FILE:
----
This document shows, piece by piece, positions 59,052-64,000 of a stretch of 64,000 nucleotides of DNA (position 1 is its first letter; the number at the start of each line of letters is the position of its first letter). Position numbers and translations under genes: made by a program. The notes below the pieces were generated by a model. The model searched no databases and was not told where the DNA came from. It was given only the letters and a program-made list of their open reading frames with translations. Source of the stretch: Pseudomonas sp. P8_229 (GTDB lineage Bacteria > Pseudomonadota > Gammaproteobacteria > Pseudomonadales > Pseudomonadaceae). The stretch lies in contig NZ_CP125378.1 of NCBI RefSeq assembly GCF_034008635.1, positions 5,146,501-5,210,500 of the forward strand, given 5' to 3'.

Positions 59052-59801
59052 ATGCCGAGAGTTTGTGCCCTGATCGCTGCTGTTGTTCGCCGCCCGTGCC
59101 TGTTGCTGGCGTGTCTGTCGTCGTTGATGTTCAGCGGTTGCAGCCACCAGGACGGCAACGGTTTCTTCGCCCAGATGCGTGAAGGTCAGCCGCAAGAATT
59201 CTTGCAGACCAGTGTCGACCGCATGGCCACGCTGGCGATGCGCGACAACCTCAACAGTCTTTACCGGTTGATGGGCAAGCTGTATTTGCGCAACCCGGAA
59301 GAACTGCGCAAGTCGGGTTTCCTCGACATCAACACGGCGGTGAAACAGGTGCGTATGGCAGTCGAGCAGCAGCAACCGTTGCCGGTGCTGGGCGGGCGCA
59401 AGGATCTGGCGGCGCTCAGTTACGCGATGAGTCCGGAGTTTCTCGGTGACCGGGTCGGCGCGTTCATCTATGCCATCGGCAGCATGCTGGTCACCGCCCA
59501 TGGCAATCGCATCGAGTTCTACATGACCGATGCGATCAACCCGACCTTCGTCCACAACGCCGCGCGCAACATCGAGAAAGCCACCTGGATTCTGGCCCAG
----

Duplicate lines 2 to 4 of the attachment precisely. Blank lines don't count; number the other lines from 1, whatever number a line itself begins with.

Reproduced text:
Positions 59052-59801
59052 ATGCCGAGAGTTTGTGCCCTGATCGCTGCTGTTGTTCGCCGCCCGTGCC
59101 TGTTGCTGGCGTGTCTGTCGTCGTTGATGTTCAGCGGTTGCAGCCACCAGGACGGCAACGGTTTCTTCGCCCAGATGCGTGAAGGTCAGCCGCAAGAATT